PSMAxCD3 targets tumors independent of size, but efficacy is restricted to smaller tumors
To investigate whether antitumor efficacy is determined by the total tumor burden or by the local tumor environment, a bilateral tumor model was established with each mouse harboring a small (∼50 mm3) and large (∼150 mm3) tumor on opposite flanks (Fig. 4A). PSMAxCD3 was still able to delay tumor progression of the smaller tumors in mice containing a larger tumor on the opposite flank (Fig. 4B) but had limited effect on the larger tumor in the same animal (Fig. 4C). These findings show that PSMAxCD3 efficacy is not determined by the total tumor burden nor systemic T-cell dysfunction but by tumor-intrinsic factors. To determine whether PSMAxCD3 can penetrate larger tumors as well as smaller tumors, we utilized PET imaging in the double tumor model. Once the tumors on opposite flanks were at 50 and 150 mm3 (Fig. 4D), 89Zr-PSMAxCD3 or 89Zr-CD3-binding control antibodies were injected into HuT mice bearing small and large tumors on opposite flanks (Fig. 4E). Mice showed specific uptake of 89Zr-PSMAxCD3 in peripheral PSMA expressing tissues and tumors (Fig. 4F). In contrast, mice treated with the 89Zr-CD3-binding control showed no specific uptake in tissues. Any localization to the tumor region could be explained by vascularization of the tumor and not specific targeting given that the amount of uptake is below the activity in the blood (Fig. 4F and G). Furthermore, ex vivo biodistribution analysis confirmed that PSMAxCD3 similarly targets small and large tumors (Fig. 4G), therefore the lack of antitumor response is not due to the inability of PSMAxCD3 to target to larger tumors.
PSMAxCD3 induces T-cell infiltration and activation in both small and large tumors
To assess the density and spatial distribution of intratumoral T cells, we analyzed tumors by IHC. Both small and large tumors were infiltrated with CD8+ and CD4+ T cells (Fig. 5A). Tumors were then examined 3 days after treating with PSMAxCD3 or CD3-binding control. PSMAxCD3 induced no significant effect on the density of CD4+ T cells (Fig. 5B). In contrast, PSMAxCD3 treatment resulted in increased CD8+ T-cell density in both 50 and 200 mm3 tumors (Fig. 5C). In addition, FOXP3+ Treg cell density were similar across all groups (Fig. 5D). Because T cells were present in similar densities in the small and large tumors, we used RNAseq to determine if T-cell activation markers were increased similarly after PSMAxCD3 treatment. PSMAxCD3 induced the expression of activation markers (IFNγ, TNFα, granzymes, and perforin) and inhibitory receptors (PD-1, LAG-3, Tim-3, and CD160) in both small and large tumors (Supplementary Fig. S4A).
To examine T-cell activation more thoroughly, flow cytometry was carried out on intratumoral CD8+ and CD4+ T cells from both small and large tumors. CD4+ and CD8+ T cells upregulated the cytolytic marker granzyme B and proliferation marker Ki67 after PSMAxCD3 treatment (Fig. 5E and F). Cytokines such as IFNγ, IL2, and TNFα were increased in tumor-bearing HuT mice at 4 hours posttreatment with PSMAxCD3 and returned to baseline concentrations by 72 hours, indicating a strong but transient T-cell response (Fig. 5G). Although there is a systemic T-cell response and activation of intratumoral T cells in both small and large tumor bearing mice, only mice bearing the small tumors showed a significant reduction in tumor size by 48 hours after dosing (Fig. 5H), suggesting that the initial response appears to be sufficient to eliminate small tumors, however it may not be sufficient to overcome rapidly proliferating larger tumors. Because we demonstrated that T cells are still functionally active, providing additional costimulation to increase the existing T-cell response might result in an antitumor response to larger tumors.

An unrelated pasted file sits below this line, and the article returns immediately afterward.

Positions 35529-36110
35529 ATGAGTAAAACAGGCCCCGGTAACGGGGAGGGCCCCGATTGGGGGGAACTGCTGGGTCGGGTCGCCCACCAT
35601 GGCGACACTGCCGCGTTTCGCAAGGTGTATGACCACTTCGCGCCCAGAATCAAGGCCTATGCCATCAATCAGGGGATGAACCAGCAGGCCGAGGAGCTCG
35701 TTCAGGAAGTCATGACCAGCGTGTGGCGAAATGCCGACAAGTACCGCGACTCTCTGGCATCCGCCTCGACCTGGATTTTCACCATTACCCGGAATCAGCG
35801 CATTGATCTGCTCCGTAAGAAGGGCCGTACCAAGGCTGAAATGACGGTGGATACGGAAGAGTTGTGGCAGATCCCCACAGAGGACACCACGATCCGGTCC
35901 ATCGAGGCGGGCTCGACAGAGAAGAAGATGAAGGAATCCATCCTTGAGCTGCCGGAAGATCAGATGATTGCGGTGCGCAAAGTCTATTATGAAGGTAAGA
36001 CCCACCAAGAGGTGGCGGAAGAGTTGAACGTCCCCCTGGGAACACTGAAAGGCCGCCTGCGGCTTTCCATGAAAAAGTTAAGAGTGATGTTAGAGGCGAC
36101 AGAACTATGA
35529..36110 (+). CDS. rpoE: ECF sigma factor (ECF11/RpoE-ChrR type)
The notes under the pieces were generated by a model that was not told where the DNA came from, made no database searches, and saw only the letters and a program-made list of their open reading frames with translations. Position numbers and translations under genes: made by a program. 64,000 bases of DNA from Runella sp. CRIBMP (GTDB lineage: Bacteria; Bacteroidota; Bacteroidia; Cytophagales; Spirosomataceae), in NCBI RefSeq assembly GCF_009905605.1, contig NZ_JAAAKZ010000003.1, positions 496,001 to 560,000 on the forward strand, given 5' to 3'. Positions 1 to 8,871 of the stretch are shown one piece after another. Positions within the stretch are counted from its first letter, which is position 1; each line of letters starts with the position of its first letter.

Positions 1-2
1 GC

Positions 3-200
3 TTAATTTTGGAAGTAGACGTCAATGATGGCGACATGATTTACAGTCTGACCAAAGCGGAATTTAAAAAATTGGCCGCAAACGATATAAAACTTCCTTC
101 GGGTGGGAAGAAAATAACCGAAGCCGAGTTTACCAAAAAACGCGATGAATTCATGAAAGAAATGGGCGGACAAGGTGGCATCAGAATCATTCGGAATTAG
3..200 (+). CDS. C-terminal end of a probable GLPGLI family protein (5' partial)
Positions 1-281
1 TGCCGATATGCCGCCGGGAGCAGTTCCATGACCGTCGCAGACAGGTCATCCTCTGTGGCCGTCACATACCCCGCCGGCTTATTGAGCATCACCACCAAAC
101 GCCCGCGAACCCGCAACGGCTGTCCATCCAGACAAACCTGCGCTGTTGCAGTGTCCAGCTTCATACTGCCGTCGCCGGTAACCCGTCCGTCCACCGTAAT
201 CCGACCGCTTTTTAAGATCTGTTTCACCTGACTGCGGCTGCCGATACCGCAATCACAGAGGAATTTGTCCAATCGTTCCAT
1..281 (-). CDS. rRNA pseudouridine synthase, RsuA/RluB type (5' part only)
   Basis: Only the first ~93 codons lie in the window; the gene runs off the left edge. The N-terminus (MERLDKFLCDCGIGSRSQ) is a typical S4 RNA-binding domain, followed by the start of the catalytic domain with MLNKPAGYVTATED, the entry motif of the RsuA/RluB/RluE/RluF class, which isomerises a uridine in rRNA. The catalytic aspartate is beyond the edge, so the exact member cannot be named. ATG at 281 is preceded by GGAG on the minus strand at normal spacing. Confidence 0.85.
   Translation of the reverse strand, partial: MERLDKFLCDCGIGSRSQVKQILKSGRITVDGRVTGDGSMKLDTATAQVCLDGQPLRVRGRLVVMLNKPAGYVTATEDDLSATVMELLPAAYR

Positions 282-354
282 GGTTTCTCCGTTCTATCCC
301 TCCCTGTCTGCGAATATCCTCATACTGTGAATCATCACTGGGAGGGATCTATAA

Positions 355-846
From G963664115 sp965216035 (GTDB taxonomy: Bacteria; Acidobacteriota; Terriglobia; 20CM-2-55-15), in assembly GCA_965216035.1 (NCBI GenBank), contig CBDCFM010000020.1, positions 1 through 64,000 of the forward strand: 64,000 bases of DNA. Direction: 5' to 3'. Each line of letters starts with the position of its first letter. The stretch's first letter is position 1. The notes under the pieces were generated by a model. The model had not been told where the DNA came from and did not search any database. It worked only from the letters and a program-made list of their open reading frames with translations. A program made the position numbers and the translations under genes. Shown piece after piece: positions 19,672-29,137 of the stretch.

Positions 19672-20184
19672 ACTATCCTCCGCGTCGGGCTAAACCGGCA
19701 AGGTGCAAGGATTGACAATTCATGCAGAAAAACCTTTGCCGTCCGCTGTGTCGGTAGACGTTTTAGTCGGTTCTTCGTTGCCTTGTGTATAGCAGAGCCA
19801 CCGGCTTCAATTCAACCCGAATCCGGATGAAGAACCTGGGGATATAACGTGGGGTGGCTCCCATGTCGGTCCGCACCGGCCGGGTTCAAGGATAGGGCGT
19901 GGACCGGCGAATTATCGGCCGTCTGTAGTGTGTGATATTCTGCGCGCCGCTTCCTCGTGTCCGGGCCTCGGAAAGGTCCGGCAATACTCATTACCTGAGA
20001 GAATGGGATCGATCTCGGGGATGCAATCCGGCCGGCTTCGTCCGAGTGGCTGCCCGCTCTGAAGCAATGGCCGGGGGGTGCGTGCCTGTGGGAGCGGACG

PSMAxCD3 treatment with 4-1BB costimulation is efficacious against larger tumors
Because 4-1BB is an activation-induced marker for tumor-reactive T cells (30), we examined 4-1BB expression on tumor infiltrating T cells of the large tumor after PSMAxCD3 treatment. Similar to the CD8+ T cells of the small tumor (Supplementary Fig. 4B), PSMAxCD3 induced activation-dependent 4-1BB surface expression on intratumoral CD4+ (Fig. 6A) and CD8+ (Fig. 6B) T cells, but not on splenic T cells in mice. We determined whether costimulation of the 4-1BB pathway could increase tumor specific T-cell activity and antitumor efficacy against larger tumors. Both PSMAxCD3 and anti-murine 4-1BB treatment as single agents showed some delay in tumor growth but little tumor clearance. In contrast, a single treatment of PSMAxCD3 with anti-4-1BB resulted in significant antitumor efficacy (Fig. 6C; Supplementary Fig. S5A) and complete clearance of over 50% of the tumors by day 60 (Fig. 6D). Mice that received the higher dose of PSMAxCD3 in combination with anti-4-1BB experienced transient weight loss. This transient weight loss was not as severe in mice that received a lower dose of PSMAxCD3 with anti-4-1BB even though efficacy was maintained (Fig. 6D; Supplementary Fig. S5B). To confirm that 4-1BB signaling occurred in the mice treated with anti-4-1BB, we examined whether the downstream signaling pathways of 4-1BB were elevated. Tumors from mice treated with PSMAxCD3 in combination with anti-4-1BB showed elevated mRNA expression of TRAF1 adaptor protein, which is essential to 4-1BB-induced activation pathways as well as upregulation of survival genes Bcl2, Bcl-XL (Bcl2l1), and Bfl-1 (Bcl2a1a; Fig. 6E; ref. 30).